Step 5: Use your savvy when checking references

This is part 5 in our series, to start from the beginning click here.

Any applicant with a modicum of intelligence will select those people as referees who are likely to feel well-disposed towards them and to give them a good review. However, a savvy employer needs to be aware that most referees will provide a perfunctory and generally positive or benign reference for the candidate because they :

  • do not want to appear negative about the person
  • do not want to spend time going into detail to explain their reservations
  • want to rid themselves of the candidate and make them your problem

So how do you get an honest appraisal from a referee?

Ensure that the referee is totally reassured regarding the confidentiality of any information that he provides, and then ensure that you and your selection team maintain that level of confidentiality.  I have seen a situation where someone on the interviewing team mentioned to the candidate that he had received an adverse comment from one of his referees.  Suffice it to say, it was an unmitigated disaster!

  1. If possible contact the referee from the applicant’s second most recent job.  That way the referee has nothing to lose by providing you with an honest appraisal.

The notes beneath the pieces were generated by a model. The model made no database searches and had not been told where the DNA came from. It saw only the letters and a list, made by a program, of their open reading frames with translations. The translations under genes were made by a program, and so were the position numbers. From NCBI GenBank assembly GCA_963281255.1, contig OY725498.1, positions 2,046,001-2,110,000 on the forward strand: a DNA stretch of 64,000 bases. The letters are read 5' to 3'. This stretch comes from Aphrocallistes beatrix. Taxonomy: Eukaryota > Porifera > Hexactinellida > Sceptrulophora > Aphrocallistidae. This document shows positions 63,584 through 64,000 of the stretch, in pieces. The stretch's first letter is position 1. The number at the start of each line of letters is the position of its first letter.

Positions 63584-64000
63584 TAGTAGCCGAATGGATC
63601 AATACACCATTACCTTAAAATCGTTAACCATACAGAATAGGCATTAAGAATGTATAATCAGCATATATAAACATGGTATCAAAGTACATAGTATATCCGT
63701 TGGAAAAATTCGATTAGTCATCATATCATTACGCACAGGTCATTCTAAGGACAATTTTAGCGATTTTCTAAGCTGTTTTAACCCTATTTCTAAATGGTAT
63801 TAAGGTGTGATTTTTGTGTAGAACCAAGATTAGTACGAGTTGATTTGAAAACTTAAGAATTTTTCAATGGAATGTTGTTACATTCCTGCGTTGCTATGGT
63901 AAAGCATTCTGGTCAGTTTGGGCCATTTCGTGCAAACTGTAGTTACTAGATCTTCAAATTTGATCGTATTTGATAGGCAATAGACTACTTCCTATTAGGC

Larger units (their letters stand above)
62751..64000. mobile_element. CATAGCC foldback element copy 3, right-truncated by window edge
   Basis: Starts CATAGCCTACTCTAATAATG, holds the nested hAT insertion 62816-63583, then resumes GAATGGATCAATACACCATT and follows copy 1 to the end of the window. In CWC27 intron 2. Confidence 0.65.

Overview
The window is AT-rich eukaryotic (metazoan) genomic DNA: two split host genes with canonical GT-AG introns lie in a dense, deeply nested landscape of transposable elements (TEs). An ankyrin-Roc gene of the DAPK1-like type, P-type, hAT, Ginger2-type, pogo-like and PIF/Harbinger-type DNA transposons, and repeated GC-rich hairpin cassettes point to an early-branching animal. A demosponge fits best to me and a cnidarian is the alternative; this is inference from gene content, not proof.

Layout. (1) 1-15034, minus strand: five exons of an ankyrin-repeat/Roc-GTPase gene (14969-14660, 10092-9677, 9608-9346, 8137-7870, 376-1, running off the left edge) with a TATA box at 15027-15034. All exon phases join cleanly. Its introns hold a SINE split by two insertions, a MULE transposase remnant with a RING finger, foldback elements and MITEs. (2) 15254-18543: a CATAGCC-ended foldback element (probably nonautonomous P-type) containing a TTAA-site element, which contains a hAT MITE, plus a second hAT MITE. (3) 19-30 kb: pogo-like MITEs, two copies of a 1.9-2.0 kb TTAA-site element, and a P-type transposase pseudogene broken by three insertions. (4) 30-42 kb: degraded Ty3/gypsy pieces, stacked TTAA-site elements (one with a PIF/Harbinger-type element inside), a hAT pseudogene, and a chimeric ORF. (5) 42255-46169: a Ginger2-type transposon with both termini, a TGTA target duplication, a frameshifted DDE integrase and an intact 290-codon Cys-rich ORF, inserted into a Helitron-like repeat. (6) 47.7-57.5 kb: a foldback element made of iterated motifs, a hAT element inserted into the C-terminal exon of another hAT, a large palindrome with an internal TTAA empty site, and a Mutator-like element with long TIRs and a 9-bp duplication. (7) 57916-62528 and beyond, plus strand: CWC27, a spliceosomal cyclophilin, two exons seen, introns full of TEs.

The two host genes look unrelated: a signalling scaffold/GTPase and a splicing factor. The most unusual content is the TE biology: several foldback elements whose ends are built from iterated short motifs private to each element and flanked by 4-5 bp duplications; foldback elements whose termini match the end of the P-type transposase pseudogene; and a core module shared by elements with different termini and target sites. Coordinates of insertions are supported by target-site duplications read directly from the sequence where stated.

2. Avoid general questions. Decide in advance what you are wanting to find out and then quantify the answer on a rating scale made up of an even number of responses so that choosing a midpoint is not an option eg.
  • Rather than saying ‘was Mr Smith punctual?’ say…
    “On a scale of 1-6, how would you rate Mr Smith’s punctuality?
    1= regularly late.  2.   3.   4.   5   through to 6=extremely, diligently punctual”
  • Rather than saying ‘was Mr Smith open to learning new things?’ say…
    On a scale of 1-6, how would you rate Mr Smith’s willingness to learn new skills?
    1=avoids leaving his comfort zone at any cost; no interest in learning new skills. 2.   3.  4.  5.  through to 6= eager to learn new things, seeks out learning opportunities for himself.

Look for the general behavioural pattern that emerges from the various referees regarding your candidate. Remember the old, but very true, adage that ‘the past is a great predictor of the future’.  Your candidate is most likely to display those same attributes when working with you unless something causes a fundamental shift. You need to know that what you are offering in terms of work, management style, challenge etc can facilitate that shift, or you need to heed the red flag!